I’ll never forget the first time I was called fat.  The year was 1984 and I was walking to my locker in middle school.  I remember feeling like a million bucks that day.  My mom had just taken me to the Esprit flagship store in San Francisco and I was sporting my new diamond multi-colored sweater with my teal cords and my ankle boots.  They had just announced the winners of the 8th grade polls and I had won “Best Looking” and “Best Body.”  As I opened my locker a piece of paper dropped to the ground and to my horror, I was staring at a note with big black letters that read, “You are a fat pig.”  I remember the blood rushing to my head entire body become clammy.  I abruptly threw the note like it was a hot potato, but I quickly retrieved it for fear that someone would see it.  I was embarrassed, hurt, stunned, and devastated.  I remember running to the bathroom and crying my eyes out.   Forget the fact that the majority of the school just voted for me as having the best physique in my 8th grade class.  All of that confidence and appreciation went away once I read that note.  It was the beginning of what would be many years of low self-esteem and insecurity for me.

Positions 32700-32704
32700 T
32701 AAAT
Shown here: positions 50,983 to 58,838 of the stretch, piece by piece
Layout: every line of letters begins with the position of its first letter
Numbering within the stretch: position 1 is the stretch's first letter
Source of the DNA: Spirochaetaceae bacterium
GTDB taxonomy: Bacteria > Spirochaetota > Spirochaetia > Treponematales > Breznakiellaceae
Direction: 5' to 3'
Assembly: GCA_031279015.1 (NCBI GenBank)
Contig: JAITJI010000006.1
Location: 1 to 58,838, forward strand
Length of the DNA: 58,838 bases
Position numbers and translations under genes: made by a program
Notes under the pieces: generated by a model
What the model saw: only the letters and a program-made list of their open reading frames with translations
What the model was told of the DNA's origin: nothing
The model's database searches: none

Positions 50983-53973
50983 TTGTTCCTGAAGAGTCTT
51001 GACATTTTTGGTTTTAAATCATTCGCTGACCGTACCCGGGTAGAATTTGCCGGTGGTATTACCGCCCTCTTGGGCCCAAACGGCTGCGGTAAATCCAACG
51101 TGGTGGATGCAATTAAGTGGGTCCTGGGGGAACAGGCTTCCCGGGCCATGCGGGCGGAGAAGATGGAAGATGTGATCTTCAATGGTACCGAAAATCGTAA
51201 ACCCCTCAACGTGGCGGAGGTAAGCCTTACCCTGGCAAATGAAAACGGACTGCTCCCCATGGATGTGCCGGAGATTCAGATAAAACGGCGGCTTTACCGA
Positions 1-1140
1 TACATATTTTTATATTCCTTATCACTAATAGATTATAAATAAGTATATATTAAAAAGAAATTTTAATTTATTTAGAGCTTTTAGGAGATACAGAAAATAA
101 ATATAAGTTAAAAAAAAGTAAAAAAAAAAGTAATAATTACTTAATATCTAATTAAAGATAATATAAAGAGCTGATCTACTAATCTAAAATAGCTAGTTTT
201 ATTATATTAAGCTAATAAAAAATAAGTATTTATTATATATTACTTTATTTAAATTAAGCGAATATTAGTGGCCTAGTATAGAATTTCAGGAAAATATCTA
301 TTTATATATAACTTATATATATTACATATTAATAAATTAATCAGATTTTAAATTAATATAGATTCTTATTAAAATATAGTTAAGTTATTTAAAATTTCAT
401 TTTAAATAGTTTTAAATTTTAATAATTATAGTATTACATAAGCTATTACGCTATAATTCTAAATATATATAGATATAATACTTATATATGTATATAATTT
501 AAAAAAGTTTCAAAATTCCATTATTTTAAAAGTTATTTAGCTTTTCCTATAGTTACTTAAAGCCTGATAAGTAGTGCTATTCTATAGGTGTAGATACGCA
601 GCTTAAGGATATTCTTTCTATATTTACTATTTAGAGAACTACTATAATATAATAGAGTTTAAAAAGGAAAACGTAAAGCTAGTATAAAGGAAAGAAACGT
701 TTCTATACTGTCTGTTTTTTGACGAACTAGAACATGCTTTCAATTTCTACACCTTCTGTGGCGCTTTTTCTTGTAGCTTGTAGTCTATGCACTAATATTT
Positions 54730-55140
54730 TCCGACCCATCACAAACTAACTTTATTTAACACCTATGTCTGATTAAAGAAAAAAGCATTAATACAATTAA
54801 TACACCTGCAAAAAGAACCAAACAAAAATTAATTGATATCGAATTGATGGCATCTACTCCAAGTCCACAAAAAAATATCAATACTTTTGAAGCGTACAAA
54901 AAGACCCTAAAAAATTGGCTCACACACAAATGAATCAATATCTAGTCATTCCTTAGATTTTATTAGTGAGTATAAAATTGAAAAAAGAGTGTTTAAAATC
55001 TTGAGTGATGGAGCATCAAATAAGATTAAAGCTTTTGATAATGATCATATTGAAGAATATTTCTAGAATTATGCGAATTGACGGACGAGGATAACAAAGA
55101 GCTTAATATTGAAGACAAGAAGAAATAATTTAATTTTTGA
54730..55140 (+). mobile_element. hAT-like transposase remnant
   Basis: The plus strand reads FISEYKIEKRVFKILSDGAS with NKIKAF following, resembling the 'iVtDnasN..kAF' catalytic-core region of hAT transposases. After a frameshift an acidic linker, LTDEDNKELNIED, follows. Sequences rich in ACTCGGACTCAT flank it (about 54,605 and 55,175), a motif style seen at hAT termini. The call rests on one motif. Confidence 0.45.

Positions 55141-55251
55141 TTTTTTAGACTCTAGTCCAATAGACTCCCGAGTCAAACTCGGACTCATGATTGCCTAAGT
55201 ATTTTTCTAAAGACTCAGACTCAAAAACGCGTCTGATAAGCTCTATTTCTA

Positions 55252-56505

This was me at my senior prom:

prom-picture

I remember receiving our picture packets a few weeks after prom.  I dissected the picture down to the core with negative thoughts: “Your hips and thighs are huge, your arms look like sausages, you have fat hanging over the front of your dress.  You are fat.”  How did I get to this place of self-destruction and self-loathing?  How could I not see that the girl back then was perfect just the way she was?

It wasn’t until my late 30s that I really understood what fat shaming was all about.  As I endured a yo-yo of weight loss and weight gain (close to 80lbs.) over the past several years, I also endured a lot of criticism.  I never realized how much society didn’t accept overweight people until I legitimately became one.  I was treated differently and I have endured being called obese, fat, disgustingly fat, a closet eater, and (my personal favorite), in need of several Lean Cuisine dinners.  What’s even worse is that these insults occurred more in my adult life (mostly by mothers who have daughters) than they had in my teen years.

And then something happened:  Instead of crawling into a deep dark hole of depression because people perceived me as Jabba the Hut, I actually wanted to hug them.  It’s because of these people that I strived to become more compassionate, empathetic and a little more sensitive to those who struggled with their weight and body image.  I found myself making it a point to compliment someone at least once a day (regardless if they were thin or thick).  I realized that everybody was struggling with some sort of low self-esteem and the simplest of compliments went a long way. Who doesn’t like to be paid a compliment?   In a world of cleansing, juicing, fasting, meditating and sweating, this world has left little room and tolerance for those with even the slightest imperfections so compliments are needed more than ever.